Friday, August 07, 2009

OFA, healthcare, and playing defense

The emails (and fund appeals) are flowing in. Those of us who've kept up a connection with the current iteration of the Obama campaign machine are being called to action in support of our President's healthcare reform. I think it is going to be a tough sell for the organizers. Some of the obstacles:
  • At the meetings I've attended, many folks made it pretty clear that they are fans of single payer, government-run, healthcare reform, of doing away with insurance companies. Our guy took that option off the table before this round started and that remains disappointing.
  • Congress has been muddling with this process for months, but we still don't know quite what is in it. That's a big problem; it's awfully hard to mobilize folks for something that seems nebulous.
  • Moreover, whatever allegiance OFA inspires is in Obama, not in Congress. If anything, activists want their guy to pound some sense into dithering Washington hacks. But they aren't seeing him do that, on health reform, or anything.
  • Because there's been so much process and so little substance, the other side has scored some hits. What will this thing cost? Will it chip away at existing healthcare coverage? This last one is ridiculously easy to sell to the public because gradual erosion is what almost everyone has experienced in dealing with the existing exploitative system.
  • Obama activists don't fully believe this stuff, but nagging questions reduce their energy. After all, the President himself talks all the time about how we have to get health care costs under control. It's not hard to imagine that might mean cutting something we have that we like.
Ultimately, Obama's activists are CHANGE people. The campaign knew that and sold it. Now OFA is trying to mobilize the same group for modest, reasonable, incremental benefits. This is a tough sell; I'm not surprised that the other side is being more visibly successful in turning out anxious, fearful Obama opponents.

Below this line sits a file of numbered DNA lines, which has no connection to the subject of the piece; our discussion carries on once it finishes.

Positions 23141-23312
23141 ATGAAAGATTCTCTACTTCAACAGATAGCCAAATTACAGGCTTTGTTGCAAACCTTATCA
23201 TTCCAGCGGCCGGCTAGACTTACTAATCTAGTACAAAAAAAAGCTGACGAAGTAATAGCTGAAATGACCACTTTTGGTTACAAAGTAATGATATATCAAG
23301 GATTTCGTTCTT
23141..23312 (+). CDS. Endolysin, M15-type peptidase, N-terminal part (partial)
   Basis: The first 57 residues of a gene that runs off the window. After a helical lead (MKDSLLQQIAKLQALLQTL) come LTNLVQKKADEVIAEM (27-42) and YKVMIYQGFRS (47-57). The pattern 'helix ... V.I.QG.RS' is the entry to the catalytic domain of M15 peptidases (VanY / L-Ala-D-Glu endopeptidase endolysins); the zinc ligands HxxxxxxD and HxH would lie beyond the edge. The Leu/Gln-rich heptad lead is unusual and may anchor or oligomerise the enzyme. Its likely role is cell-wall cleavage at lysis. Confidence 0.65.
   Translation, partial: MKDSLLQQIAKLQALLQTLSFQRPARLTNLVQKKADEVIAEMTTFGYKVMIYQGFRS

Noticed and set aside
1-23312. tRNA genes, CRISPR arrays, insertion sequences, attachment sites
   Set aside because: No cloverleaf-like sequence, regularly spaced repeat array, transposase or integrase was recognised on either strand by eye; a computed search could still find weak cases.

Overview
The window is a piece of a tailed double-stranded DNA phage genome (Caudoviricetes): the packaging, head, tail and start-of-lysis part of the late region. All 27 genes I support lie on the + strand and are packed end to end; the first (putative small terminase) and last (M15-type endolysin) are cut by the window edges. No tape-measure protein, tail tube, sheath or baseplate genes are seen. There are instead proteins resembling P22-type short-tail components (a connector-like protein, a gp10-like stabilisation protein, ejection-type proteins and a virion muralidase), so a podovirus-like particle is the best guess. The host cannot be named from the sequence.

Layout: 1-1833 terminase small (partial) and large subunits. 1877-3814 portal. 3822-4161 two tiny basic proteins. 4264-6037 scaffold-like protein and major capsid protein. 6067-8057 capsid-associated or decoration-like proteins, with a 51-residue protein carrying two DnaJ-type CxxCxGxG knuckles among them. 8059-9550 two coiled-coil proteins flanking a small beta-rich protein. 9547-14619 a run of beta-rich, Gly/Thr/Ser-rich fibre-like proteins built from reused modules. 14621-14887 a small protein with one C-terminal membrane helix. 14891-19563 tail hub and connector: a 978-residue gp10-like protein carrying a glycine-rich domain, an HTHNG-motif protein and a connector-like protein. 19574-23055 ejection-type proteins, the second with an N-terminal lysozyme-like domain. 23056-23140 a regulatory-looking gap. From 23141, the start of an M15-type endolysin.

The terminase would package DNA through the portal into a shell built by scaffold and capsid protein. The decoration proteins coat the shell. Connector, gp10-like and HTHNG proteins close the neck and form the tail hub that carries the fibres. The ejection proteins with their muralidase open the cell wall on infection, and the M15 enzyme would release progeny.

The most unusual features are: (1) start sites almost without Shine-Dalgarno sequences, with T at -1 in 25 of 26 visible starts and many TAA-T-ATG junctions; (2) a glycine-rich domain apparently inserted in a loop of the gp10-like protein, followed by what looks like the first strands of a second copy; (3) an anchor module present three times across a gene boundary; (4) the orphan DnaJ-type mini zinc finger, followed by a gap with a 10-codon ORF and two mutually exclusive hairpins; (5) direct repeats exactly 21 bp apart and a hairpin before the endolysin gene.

And yes -- I'll put in some time agitating for Obama-care, unless I think it has warped into something actively hurtful to access for most people. But this campaign is not a happy one; it is pure defense. If the right kills whatever half-assed healthcare "reform" we end up with, it will cripple many of the possibilities opened up by Obama's election and the hard won Democratic majorities in Congress.

But saying that is a far cry from the joy of last November. The prospect ahead is a long slog up a tough hill toward what may be a false summit, not a glad community dance.


Darlene said...

Sigh! All too true. I am trying hard to be optimistic, but it gets harder each day.

If we don't get the minimum of a Public Option this time around real reform is doomed in this country for decades.

Shattered dreams are hard to swallow.

Anonymous said...

Well put Jan. I can't muster enthusiasm, even though I agree that losing the battle would be a big setback. You enumerate the specific political problems of this policy battle very clearly, and it makes me fear that Kevin Baker's article "Barack Hoover Obama: The best and the brightest blow it again" (Harper's) may be on target.